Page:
Dec 1 (Reuters) - Russia said on Thursday the German parliament's move to recognise the 1932-33 famine in Ukraine as a Soviet-imposed genocide was an anti-Russian provocation and an attempt by Germany to whitewash its Nazi past.
In a decision welcomed by Ukrainian President Volodymyr Zelenskiy, German lawmakers passed a resolution on Wednesday declaring the death by starvation of millions of Ukrainians - the Holodomor - was genocide.
In November 1932, Soviet leader Josef Stalin dispatched police to seize all grain and livestock from newly collectivised Ukrainian farms, including the seed needed to plant the next crop. Millions of Ukrainian peasants starved to death in the following months from what Yale University historian Timothy Snyder calls "clearly premeditated mass murder".
Russia on Thursday rejected the claim that this was a genocide and said millions of people across other parts of the Soviet Union, including in Russia, also suffered.
"There is another attempt to justify and push forward a campaign - being planted in Ukraine and sponsored by the West - to demonise Russia and to pit ethnic Ukrainians against Russians," Russia's foreign ministry said in a statement.
"The Germans are trying to rewrite their history ... downplay their own guilt and muddy the memory of the unprecedented nature of the countless crimes committed by Nazi Germany during World War Two," it added.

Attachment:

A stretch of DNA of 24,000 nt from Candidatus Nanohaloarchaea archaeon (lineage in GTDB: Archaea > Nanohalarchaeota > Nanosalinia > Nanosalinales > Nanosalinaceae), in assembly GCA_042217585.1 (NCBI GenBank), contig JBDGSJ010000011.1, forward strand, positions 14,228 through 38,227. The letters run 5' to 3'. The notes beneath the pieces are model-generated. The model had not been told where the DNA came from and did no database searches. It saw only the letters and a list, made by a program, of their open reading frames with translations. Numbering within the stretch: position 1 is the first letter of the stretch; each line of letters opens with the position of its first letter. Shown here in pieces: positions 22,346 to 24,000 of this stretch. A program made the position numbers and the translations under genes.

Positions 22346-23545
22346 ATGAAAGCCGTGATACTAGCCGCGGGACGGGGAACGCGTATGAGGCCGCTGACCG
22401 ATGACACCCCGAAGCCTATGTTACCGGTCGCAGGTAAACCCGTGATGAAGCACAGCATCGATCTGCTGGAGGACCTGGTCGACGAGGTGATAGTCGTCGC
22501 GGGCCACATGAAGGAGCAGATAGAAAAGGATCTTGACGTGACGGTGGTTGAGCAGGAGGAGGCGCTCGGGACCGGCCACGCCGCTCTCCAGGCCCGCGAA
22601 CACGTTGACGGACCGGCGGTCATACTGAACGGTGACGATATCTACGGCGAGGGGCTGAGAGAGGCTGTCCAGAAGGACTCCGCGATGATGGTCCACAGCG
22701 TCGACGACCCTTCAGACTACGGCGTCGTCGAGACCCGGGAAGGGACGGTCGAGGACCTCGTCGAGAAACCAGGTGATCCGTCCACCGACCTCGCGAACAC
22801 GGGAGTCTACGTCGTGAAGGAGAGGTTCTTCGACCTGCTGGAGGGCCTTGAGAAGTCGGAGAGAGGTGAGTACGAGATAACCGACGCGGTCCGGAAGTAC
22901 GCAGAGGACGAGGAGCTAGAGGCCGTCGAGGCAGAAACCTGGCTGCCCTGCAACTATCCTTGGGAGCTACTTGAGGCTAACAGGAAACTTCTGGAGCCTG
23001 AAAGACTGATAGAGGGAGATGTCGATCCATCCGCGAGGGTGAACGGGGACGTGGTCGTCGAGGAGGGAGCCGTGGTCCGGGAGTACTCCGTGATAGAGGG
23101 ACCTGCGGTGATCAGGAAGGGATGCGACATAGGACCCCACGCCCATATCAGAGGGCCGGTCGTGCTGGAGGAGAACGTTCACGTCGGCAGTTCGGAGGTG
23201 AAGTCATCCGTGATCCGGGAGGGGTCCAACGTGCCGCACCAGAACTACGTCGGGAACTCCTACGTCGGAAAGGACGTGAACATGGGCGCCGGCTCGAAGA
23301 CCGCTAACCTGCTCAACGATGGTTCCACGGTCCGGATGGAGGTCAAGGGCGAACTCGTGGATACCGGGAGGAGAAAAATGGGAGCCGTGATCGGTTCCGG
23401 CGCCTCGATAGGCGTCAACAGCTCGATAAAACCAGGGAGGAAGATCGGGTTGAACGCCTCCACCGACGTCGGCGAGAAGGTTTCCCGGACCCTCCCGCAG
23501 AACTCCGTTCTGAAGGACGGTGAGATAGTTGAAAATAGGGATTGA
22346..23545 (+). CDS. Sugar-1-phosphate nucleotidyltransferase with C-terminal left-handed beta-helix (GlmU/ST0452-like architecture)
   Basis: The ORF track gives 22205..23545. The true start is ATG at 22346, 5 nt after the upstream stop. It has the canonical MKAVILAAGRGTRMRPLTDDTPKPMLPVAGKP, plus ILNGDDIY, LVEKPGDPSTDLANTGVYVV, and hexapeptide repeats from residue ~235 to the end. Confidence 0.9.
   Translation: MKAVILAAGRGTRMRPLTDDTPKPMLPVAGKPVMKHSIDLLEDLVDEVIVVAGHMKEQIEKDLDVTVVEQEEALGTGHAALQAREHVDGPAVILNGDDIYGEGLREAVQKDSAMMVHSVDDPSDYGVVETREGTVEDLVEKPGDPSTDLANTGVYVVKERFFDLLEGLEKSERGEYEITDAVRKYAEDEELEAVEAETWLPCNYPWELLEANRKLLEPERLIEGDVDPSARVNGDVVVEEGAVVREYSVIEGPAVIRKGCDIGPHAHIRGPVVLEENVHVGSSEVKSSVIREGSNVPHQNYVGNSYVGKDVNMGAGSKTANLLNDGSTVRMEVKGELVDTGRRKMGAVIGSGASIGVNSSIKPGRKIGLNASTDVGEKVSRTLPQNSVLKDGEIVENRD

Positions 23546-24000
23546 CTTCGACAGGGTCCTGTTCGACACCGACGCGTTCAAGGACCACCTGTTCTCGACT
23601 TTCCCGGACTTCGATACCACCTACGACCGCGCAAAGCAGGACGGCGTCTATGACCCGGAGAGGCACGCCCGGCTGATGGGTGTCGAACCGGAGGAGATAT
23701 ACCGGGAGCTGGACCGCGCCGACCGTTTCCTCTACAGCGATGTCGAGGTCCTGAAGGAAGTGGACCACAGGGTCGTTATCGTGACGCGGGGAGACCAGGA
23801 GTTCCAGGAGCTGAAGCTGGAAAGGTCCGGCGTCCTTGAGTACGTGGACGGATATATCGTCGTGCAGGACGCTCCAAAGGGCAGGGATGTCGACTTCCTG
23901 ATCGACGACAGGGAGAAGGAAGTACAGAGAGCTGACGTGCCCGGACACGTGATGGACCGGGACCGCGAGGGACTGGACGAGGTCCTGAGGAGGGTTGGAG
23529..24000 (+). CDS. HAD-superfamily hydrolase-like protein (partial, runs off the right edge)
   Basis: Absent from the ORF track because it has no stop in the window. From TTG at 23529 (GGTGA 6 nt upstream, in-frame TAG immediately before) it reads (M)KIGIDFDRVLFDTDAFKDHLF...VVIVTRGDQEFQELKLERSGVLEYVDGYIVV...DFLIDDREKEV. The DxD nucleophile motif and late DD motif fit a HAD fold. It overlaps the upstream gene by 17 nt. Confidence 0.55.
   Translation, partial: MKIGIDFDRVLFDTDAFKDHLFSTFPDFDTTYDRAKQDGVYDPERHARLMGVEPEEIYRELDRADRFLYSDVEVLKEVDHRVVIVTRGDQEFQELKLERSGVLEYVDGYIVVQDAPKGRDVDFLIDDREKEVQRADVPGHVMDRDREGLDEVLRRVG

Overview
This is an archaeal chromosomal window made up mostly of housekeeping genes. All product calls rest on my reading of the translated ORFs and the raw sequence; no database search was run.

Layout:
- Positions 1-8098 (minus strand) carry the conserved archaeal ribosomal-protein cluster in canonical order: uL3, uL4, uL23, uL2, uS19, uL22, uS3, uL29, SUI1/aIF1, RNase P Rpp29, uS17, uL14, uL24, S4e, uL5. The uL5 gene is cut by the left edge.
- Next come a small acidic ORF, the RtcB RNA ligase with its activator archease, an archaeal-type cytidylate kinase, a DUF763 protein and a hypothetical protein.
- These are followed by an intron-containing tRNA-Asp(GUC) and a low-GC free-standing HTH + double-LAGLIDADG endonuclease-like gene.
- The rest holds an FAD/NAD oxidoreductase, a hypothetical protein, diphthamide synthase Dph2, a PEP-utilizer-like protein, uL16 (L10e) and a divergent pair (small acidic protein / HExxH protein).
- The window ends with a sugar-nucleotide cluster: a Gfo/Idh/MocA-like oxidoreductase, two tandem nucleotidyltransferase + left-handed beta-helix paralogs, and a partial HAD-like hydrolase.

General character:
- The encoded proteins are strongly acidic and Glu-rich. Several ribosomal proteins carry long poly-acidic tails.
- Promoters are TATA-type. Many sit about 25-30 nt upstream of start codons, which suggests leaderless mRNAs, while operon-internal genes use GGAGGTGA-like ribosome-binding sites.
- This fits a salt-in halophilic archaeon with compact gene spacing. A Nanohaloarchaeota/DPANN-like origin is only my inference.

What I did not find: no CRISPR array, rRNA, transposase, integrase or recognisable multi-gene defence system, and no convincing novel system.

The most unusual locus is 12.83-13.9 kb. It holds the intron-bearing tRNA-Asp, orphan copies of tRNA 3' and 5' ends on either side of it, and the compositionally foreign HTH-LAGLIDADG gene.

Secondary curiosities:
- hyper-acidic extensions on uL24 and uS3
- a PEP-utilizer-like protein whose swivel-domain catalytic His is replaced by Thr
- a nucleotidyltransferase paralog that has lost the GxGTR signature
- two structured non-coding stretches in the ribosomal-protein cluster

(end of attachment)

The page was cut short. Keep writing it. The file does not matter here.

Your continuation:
The ministry accused the German parliament of "reviving the fascist ideology of racial hatred and discrimination and attempting to absolve itself of responsibility for war crimes" by passing the declaration.
Several European countries, including the ex-Soviet Baltic States, also recognise the Holodomor as a genocide.
For Ukrainians, the Holodomor forms a central part of the country's identity as an independent nation state, and proof of historical injustices inflicted upon Ukrainians by leaders in Moscow.
Zelenskiy said the German parliament's resolution was a "decision for justice, for truth" and an "important signal to many other countries of the world that Russian revanchism will not succeed in rewriting history."
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